- Holdings in SPDR Gold Trust, the world's largest gold-backed exchange-traded fund, fell to their lowest since February 2016.
Gold rose on Thursday as recent weakness tempted some price-sensitive buyers back to the market and a retreat on stock markets sparked some safe-haven demand.
Gold has fallen more than 12 percent since hitting a peak in April, under pressure from a stronger dollar that has been boosted by a vibrant U.S. economy, rising interest rates and fears of a global trade war.
"The move shows signs of gold strength," said Commerzbank analyst Carsten Fritsch. "The metal has fallen too much to a level that cannot be justified by fundamentals."
Appetite for gold at lower prices helped gold shrug off a surge in U.S. Treasury yields to their highest since mid-2011, pulling global bond yields higher and supporting the dollar near six-week highs. Equities sagged in response.
Kitco Metals senior analyst Jim Wyckoff said some investors had turned to gold as a safe haven over inflation concerns. Gold is often used as a hedge against inflation risk. But he said Thursday's gains were mainly on technical buying.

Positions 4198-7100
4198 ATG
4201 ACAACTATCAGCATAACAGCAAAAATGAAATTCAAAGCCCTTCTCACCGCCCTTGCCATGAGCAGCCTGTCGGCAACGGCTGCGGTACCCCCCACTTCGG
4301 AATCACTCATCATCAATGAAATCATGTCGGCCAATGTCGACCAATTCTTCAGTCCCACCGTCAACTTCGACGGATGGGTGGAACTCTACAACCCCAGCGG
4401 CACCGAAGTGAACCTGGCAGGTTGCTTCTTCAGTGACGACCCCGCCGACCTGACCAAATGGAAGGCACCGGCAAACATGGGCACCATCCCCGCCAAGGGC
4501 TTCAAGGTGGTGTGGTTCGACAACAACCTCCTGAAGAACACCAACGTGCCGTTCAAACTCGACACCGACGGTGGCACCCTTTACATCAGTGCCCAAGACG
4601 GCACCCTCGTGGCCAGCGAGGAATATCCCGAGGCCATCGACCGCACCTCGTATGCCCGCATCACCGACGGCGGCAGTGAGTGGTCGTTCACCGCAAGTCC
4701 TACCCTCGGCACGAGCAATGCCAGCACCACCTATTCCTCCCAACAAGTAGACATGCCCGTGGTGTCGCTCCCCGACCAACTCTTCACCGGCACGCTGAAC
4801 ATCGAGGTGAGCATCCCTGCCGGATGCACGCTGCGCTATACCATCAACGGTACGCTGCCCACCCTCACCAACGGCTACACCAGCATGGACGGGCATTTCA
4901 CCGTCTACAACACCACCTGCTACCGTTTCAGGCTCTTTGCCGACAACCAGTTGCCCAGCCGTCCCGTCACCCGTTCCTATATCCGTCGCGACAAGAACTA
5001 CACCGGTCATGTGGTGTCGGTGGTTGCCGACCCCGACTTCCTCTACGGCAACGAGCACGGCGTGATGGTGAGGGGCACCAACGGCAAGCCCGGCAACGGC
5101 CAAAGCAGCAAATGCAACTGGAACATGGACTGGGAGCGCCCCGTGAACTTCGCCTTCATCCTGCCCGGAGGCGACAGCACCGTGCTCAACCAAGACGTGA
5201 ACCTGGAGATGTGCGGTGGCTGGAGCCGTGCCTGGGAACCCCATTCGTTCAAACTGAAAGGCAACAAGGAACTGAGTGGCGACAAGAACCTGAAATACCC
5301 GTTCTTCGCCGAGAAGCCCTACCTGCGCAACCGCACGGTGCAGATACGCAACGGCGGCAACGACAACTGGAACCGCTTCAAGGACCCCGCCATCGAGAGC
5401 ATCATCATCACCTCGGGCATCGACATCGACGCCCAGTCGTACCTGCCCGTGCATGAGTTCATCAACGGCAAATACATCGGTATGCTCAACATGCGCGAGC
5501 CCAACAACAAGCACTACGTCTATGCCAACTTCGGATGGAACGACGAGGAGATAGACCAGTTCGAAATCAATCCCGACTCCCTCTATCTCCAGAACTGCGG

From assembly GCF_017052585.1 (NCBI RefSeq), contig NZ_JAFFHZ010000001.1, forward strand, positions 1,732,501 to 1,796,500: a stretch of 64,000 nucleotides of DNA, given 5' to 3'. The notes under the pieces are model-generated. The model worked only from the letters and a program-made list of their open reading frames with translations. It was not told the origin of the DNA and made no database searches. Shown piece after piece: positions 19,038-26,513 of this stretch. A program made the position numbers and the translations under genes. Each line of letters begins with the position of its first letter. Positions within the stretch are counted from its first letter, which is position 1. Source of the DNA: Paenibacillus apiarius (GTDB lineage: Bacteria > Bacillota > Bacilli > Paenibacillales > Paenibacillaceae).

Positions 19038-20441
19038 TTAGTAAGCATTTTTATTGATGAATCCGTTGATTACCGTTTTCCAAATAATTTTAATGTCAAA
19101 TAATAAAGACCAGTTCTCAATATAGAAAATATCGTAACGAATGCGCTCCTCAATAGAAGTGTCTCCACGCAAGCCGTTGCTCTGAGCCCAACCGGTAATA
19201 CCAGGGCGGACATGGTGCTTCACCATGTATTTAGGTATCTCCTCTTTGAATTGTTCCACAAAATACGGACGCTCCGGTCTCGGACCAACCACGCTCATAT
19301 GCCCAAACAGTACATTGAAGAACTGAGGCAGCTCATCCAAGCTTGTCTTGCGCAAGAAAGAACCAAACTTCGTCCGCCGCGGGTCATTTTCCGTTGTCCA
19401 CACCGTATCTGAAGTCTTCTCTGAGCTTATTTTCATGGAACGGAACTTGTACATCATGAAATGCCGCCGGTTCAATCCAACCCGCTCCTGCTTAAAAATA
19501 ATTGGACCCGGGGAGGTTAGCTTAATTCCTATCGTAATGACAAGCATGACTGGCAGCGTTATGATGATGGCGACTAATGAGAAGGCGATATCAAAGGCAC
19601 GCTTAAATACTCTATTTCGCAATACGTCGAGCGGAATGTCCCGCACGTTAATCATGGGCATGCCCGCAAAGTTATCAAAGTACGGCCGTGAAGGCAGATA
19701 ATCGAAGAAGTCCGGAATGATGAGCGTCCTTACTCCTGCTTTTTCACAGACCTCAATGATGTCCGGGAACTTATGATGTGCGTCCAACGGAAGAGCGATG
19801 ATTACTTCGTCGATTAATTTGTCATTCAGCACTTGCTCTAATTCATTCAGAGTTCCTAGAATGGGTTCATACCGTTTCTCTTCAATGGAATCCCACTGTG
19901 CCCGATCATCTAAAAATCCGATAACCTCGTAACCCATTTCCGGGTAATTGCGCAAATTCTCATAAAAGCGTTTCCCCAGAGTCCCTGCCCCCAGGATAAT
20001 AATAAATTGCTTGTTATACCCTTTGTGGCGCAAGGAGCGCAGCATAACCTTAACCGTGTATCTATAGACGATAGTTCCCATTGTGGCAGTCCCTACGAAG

"There is some balance with central banks buying gold quietly and individual investors and hedge funds trying to sell gold," Hussein Sayed, chief market strategist at FXTM.
"Gold is steady around $1,200 levels, which shows that the market is trying to put a floor on price," Sayed said.
Higher interest rates tend to boost the dollar and push bond yields up, putting pressure on gold prices by increasing the opportunity cost of holding non-yielding bullion.
Looking ahead, investors are awaiting U.S. non-farm payrolls numbers due on Friday, with a Reuters survey showing economists on average expect a rise of 185,000 in September after jumping 201,000 in August.
Holdings in SPDR Gold Trust, the world's largest gold-backed exchange-traded fund, dropped 0.8 percent on Wednesday, having declined more than 4.5 million ounces since late April.